April 2, 2017

Turandot in Rome: a fond, if blurry, memory.

The year was 1999.

I spent the month of July in Italy as a guest artist at the Operafestival di Roma, where I'd been invited to sing the role of Don Alfonso in a production of Così fan tutte and serve as Chorus Master. (I would return to the festival eleven years later, an experience I chronicled at length in my book The Opera Zoo: Singers, Composers and Other Primates.) With the food, the friends, the food, the sights, the food, the music, and the food, ....it was a great month. But I digress.
The Stadio Olimpico, Rome, Italy

The Rome Opera had their own production in the works: Puccini's Turandot. I remember that tickets were pretty inexpensive; was it ten lire? Fifteen? I can't recall, nor do I remember the conversion rate, though I know it favored the dollar. Anyway, a bunch of us decided to go on one of our rare evenings off.

This was an outdoor production; the venue was the Stadio Olimpico, a giant structure dating from the 1930's that had been rebuilt nine years earlier to be a modern soccer palace with a capacity of some 75,000. It's located north and slightly west of the city on the Viale dei Gladiatori, which seems appropriate for both sports: calcio and opera

A bus carried us the three and a half miles (5.8 KM if you want to get all European about it) from the hotel Domus Pacis, later known as the Hotel Torre Rosso and now, it seems as the Church Village. We forked over lire notes and climbed into the stadium, scrambling for seats with the best view.

Now, granted: Turandot was created to be opera on an epic scale - a genuine spectacle. But what greeted us at the Stadio was a sight I'd never seen before and don't expect to see again.

One stage? Nope.

Two stages? Try again.

Amazingly, there were THREE FULL-SIZED STAGES BACK-TO-BACK-TO-BACK, filling the length of the playing field. Pardon my lack of artistic talent, but something like this:


This allowed the director to work with an amazing number of human bodies comprising chorus and extras. During the big crowd scenes, I had the sense that if they'd all jumped up and landed simultaneously, the resulting tremor could have brought down the Coliseum.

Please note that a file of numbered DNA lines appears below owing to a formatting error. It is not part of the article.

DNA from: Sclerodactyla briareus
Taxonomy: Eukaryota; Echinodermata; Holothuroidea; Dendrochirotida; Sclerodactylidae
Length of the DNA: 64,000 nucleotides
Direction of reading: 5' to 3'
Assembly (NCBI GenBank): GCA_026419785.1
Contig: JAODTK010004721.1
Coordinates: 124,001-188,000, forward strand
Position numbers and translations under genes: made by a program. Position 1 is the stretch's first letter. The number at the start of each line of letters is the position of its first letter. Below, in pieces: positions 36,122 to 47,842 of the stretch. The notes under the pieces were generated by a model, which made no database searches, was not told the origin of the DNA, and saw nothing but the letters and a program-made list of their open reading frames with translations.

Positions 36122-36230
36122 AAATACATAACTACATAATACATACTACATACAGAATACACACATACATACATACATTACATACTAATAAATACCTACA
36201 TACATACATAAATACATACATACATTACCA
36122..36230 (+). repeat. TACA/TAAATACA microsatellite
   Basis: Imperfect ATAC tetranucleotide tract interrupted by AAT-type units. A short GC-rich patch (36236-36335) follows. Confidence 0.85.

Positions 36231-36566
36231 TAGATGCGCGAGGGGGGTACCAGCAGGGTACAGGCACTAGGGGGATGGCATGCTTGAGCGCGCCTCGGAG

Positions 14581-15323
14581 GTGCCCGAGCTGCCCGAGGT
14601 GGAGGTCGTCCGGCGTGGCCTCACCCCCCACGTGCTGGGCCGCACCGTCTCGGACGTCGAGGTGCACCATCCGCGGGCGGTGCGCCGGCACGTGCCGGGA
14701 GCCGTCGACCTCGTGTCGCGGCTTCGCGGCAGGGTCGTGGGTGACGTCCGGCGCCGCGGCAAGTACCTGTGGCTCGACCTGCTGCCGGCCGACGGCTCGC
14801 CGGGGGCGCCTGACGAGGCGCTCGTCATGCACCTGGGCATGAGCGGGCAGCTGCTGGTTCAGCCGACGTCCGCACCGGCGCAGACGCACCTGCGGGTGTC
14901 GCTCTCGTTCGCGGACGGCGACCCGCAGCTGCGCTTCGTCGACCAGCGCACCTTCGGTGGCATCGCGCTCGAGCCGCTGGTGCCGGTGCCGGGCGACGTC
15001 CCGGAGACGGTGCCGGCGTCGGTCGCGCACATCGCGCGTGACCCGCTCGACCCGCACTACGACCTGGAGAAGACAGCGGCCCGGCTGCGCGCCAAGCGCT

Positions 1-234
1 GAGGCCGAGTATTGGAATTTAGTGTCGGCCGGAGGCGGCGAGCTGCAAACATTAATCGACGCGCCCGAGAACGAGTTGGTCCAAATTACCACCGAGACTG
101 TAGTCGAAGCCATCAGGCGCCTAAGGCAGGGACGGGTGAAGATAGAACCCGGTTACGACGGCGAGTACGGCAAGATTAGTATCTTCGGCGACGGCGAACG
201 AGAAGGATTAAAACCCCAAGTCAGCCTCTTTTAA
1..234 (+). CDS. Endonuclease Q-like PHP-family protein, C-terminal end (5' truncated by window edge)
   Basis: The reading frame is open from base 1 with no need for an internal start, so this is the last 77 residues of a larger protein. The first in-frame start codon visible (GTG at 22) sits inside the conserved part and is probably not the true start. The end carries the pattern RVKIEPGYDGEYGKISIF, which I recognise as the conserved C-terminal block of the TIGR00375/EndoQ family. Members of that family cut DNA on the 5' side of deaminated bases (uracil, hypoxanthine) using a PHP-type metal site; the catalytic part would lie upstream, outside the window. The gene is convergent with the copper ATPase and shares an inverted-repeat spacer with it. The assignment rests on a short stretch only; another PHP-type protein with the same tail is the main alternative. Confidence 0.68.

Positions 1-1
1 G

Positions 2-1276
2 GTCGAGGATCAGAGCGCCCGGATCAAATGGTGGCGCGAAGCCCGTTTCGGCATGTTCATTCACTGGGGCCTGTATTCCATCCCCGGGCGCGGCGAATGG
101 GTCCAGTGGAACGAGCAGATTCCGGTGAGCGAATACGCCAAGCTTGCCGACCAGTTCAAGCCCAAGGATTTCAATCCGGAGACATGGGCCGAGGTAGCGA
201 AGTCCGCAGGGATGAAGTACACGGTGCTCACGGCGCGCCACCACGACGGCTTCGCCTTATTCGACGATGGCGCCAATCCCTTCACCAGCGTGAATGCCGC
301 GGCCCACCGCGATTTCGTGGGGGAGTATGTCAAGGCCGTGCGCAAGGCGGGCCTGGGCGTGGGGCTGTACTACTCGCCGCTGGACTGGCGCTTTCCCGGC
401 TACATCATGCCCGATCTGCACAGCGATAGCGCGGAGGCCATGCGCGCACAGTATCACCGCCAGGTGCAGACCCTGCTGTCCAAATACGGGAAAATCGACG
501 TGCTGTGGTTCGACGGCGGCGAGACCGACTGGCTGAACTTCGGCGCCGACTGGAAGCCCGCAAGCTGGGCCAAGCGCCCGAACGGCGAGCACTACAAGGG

And yes, the principals were miked. In other words, this was not going to be a performance focused on the subtle nuances of interpersonal relationships and the evolution of character development.

But then, when has Turandot ever been about that?

At the top of the show, you'll recall, Timur is knocked down and Liu calls out for help, attracting the attention of Calaf, who rushes over for a joyful reunion. In this staging, our Prince was on the outisde edge of the stage-right stage, while Liu and Timur were on the outside edge of the OPPOSITE STAGE. The poor tenor had to sprint the length of all three full-sized platforms to make his way over to Papa while the crazed populace of Peking cleared a path for him.

"Excuse me. Coming through. Scusi, scusi".

There really should have been a shuttle bus to get him there, and don't ask me how he was able to sing after that.

And who was in the cast? I have a vague memory that the tenor was named Massimo, which suggests it could have been the noted tenor Massimo Giordano. Giordano would have been 28 at the time and had not yet appeared outside his native Italy, which makes it possible.

As for the rest of the cast, I have no clue. Those names have long since evaporated from memory. Not surprising, since I no longer remember what I had for lunch yesteday. Don't get old, kids.

So it was big, loud, and over-the-top to the max. The conductor was stationed so far from the stage that, in order to cue the singers, he had to leap in the air. In this case, athleticism was at least as important as baton technique. He must have been exhausted afterwards.

By the time the opera had ended, the city bus lines had shut down for the night, leaving us to snag a taxi. It was around one in the morning, so that took a little doing. Now for most of us, our knowledge of Italian was limited to A) the roles we'd sung, and B) knowing how to order meals in a restaurant. Fortunately, my dear friend Heidi Schmidt was with us. Heidi had lived in Tuscany for a year, studying on a fellowship. She chatted amiably with the cab driver and his son, who was in the front seat for some reason if memory serves.

I know what some of you, the purists among my Faithful Readers, are thinking right now. I know my description of this Turandot has you recoiling in disgust. "That's not ART!" And you're right - Art it was Not.

Listen, I have standards too, okay? And I admit that I'll get way more satisfaction from next season's company premiere of Britten's A Midsummer Night's Dream at Virginia Opera than I did from that bloated, amplified, vulgar exhibition.

But I wouldn't have missed it for anything. Call it a guilty pleasure - it was FUN.


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